Fears that the transient yuppies of tomorrow will turn all cities into blurry Xeroxes of one another probably aren't realistic; as places compete to lure educated workers, distinctiveness will become a value all its own.

But determining what will make Boston distinctive in the future, and how its history will inform its new values, will be the product of decades of interface between Bostonians of today and succeeding waves of Bostonians coming ashore.

Jeff Hunt, for one, is looking forward to becoming a Bostonian with the zeal of the converted. After all, he chose the city. He doesn't have a position on the Logan runway expansion and isn't likely to develop one soon. But as he looks forward to life in his refurbished apartment on Beacon Street, he is eager to add his own values to Boston's mix of appeals.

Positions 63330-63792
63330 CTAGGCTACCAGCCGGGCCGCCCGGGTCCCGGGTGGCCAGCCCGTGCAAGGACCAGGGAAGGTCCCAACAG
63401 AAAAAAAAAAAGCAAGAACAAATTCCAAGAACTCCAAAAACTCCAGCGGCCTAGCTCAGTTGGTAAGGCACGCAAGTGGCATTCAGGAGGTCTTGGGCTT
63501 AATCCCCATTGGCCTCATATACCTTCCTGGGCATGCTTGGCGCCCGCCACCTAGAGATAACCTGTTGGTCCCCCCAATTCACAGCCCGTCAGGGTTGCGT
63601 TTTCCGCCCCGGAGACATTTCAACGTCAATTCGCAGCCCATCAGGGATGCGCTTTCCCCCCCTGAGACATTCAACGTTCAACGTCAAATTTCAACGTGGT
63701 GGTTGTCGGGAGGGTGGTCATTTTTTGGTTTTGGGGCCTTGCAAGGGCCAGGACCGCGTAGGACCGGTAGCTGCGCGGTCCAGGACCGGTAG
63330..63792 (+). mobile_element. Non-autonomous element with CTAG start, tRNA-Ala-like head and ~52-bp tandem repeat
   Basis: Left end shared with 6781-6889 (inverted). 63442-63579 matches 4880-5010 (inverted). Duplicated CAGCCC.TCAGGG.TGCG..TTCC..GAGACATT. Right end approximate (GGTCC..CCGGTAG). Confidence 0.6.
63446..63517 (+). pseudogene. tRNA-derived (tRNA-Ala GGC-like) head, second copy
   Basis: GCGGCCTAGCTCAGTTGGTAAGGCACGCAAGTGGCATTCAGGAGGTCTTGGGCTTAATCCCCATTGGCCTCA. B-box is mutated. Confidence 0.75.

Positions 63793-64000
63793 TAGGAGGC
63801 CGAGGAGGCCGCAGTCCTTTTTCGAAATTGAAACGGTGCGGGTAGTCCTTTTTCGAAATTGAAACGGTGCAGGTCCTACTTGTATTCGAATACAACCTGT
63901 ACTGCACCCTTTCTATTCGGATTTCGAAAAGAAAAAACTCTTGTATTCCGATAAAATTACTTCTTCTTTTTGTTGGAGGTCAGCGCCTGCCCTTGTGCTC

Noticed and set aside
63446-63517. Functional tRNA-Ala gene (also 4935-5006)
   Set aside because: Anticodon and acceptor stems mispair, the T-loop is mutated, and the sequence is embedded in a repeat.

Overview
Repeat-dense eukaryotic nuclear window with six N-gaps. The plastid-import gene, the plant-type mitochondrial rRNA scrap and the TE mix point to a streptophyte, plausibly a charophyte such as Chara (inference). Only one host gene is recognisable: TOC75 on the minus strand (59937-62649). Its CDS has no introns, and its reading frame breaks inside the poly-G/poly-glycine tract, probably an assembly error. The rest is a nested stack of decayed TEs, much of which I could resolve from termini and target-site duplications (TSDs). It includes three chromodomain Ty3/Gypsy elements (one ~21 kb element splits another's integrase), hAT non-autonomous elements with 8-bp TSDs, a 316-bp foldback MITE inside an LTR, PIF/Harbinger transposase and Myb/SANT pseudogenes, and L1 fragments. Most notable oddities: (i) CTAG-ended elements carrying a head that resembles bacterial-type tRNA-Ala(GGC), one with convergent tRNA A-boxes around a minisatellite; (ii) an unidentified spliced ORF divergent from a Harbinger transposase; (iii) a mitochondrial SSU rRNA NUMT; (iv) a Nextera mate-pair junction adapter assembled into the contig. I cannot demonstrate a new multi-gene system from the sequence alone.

An avid cyclist, he has already hooked up with a friend who is leading a campaign for bicycle access; he projects himself as a soldier in the movement for cyclists' rights.

A classical-music enthusiast, he headed a group called Young New Yorkers for the Philharmonic and wants to locate a similar group here. At age 34, he figures he's looking at ''a three- or four-year horizon,'' a relatively long commitment for a new Bostonian. If he likes the city, he'll stay. If not, he'll move on.

He doesn't know the mayor or even which city councilor represents the Back Bay. But when the need arises, he will.

''I have a very open mind and an open agenda,'' he says. ''I want to figure out who these people are and what they stand for.''